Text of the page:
Ending abortion through hospitality

Abortion
by Anthony Bradley

Posted on Thursday, December 31, 2015, at 1:40 pm

In the wake of the terrible shooting last month at a Planned Parenthood facility in Colorado Springs, Colo., I began to wonder if evangelicals should completely change their approach to challenging abortion. What if they made a New Year’s resolution to move from protest to hospitality in 2016? Conferences, rallies, and on-site protests may raise awareness among those already committed to the pro-life cause, but they are not likely to bring about the change Christians really want. It also seems unlikely that abortion laws will change anytime soon, if ever. What remains, then, is the ancient children’s liberation movement practiced by the early Christian church that changed the world by taking in the children the larger society wanted to destroy.

When early Christians practiced what the Bible actually teaches (Matthew 22:36-40; James 1:26-27), it resulted in families opening up their homes to people in need. As a result, in the ancient world, children not only were protected, but they also became people. As the historian O.M. Bakke points out in his book When Children Became People (Augsburg Fortress, 2005), in ancient Greece and Rome, children were valued less than livestock, but Christians permanently changed the equation. It was common for the elite to exploit children of the lower classes sexually and subject them to grueling labor practices, including slavery. Sick and deformed babies were often left outside to die. Christians took them into their homes. Christian hospitality and advocacy put an end to infanticide. Christians bestowed upon children value and significance because of the way they treated them and, as a result, showed the world that children matter.

What would happen in 2016 and beyond if Christians opened their homes to take in the pregnant mothers who are considering abortion? The data makes this plausible. According to Pew Research, there are approximately 62.2 million evangelical Protestants. And according to recent Centers for Disease Control and Prevention data, there are about 730,000 abortions annually. The Guttmacher Institute reports that 18 percent of U.S. women obtaining abortions are teenagers. Women in their 20s account for more than half of all abortions. Evangelicals alone could put the abortion industry out of business by putting down their picket signs and opening up their homes to unmarried pregnant women.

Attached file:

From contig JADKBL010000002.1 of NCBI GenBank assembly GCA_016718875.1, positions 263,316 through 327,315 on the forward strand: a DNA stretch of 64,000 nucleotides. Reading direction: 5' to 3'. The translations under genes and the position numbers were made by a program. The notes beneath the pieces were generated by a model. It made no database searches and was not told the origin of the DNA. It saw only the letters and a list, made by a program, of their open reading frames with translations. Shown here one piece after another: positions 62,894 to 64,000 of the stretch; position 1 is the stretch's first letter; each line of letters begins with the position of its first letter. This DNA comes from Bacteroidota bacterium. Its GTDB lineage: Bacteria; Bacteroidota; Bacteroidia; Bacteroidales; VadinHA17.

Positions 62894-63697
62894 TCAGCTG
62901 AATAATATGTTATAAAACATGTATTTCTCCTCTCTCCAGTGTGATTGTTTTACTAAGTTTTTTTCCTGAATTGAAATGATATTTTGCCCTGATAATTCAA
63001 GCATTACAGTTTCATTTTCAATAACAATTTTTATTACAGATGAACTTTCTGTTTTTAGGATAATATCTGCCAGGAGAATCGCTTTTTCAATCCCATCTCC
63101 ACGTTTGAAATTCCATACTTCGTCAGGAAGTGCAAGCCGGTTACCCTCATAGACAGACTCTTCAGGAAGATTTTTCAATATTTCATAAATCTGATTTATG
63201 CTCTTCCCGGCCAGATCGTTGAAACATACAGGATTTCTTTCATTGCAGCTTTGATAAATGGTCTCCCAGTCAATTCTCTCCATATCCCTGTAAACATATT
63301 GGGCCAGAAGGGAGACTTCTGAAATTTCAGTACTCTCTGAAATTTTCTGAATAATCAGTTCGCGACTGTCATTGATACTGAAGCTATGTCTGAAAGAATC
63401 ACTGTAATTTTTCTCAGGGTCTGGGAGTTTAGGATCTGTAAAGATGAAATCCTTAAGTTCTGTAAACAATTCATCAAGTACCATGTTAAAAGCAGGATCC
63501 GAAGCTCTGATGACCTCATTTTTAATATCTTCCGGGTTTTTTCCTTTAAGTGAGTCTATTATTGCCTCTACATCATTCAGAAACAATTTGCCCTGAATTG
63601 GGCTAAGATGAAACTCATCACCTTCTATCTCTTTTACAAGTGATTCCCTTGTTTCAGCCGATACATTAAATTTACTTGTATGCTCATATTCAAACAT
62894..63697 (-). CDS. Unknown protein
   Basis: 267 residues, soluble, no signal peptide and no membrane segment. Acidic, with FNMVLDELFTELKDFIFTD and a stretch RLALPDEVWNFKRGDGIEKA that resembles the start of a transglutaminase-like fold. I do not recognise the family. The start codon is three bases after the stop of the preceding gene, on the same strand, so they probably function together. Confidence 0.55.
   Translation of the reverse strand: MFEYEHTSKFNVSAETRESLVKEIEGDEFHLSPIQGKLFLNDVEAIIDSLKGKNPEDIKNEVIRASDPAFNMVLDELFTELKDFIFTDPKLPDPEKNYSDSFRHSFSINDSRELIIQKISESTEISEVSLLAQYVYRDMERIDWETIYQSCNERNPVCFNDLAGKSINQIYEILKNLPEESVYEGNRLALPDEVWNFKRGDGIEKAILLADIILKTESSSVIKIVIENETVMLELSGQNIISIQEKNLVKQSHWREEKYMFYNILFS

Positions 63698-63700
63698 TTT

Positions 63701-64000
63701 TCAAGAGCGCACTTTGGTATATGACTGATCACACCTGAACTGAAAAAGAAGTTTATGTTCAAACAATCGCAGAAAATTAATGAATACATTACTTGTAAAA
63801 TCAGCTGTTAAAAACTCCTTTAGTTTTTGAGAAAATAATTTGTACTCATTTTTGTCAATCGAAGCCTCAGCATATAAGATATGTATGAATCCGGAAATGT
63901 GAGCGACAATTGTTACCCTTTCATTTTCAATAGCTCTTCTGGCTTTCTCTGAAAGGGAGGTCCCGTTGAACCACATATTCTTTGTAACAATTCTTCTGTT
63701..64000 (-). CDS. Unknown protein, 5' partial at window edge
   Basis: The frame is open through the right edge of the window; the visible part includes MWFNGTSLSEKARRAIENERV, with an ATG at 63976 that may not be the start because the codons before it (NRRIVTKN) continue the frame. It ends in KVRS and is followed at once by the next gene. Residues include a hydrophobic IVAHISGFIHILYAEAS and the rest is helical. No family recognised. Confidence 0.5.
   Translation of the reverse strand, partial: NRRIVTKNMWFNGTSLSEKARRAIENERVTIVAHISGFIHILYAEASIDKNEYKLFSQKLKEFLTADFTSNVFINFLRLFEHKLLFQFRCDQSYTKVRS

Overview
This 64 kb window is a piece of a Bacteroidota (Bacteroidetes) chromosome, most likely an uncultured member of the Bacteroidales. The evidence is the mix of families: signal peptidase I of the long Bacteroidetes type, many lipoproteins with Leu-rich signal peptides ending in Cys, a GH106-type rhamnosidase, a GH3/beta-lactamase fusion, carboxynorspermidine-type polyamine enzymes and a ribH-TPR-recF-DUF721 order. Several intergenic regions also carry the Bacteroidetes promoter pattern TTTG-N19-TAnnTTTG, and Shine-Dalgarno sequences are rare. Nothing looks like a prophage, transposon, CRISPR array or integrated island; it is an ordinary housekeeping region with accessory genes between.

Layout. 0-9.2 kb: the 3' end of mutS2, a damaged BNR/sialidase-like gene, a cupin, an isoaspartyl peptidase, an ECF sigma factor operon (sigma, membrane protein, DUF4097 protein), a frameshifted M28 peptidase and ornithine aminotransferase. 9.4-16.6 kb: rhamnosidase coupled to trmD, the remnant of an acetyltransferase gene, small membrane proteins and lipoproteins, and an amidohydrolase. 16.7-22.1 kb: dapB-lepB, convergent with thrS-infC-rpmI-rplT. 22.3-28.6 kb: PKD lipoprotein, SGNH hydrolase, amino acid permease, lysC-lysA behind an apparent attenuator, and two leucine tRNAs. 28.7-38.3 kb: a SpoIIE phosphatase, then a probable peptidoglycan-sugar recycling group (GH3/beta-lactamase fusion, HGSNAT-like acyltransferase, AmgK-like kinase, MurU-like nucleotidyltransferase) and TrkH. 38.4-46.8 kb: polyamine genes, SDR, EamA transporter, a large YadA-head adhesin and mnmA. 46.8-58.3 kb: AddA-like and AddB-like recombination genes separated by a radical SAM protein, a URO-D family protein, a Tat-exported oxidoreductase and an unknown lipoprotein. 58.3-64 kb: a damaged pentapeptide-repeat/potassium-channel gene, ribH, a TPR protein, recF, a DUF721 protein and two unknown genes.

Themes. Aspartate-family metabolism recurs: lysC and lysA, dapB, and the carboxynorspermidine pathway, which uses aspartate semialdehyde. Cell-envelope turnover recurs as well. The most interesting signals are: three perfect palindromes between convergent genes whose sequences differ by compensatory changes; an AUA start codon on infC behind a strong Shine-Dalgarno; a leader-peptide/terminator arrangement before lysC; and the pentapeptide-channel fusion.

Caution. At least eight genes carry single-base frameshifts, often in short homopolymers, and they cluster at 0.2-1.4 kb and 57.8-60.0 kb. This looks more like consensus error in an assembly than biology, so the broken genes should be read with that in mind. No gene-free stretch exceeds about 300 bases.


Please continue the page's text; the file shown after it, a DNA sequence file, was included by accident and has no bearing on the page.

Christian hospitality would possibly mean inviting these women to move into our homes for however long was necessary to eliminate the financial and social costs of having children outside of marriage. Hospitality might also involve the encouraging men to marry the mothers of their children. Entire low-income families could move into the homes of Christians of means while they establish themselves and become connected to a church community that can give them the tools and skills necessary to truly flourish.

Are there not 730,000 families out of the 62 million evangelicals in America willing to open their homes to unmarried pregnant women considering abortion? Perhaps 2016 will be the year that evangelicals walk off the picket line, cancel conferences, and return to the ancient practice of changing the world through hospitality. 

Anthony Bradley

Anthony is associate professor of religious studies at The King's College in New York and a research fellow at the Acton Institute for the Study of Religion and Liberty.

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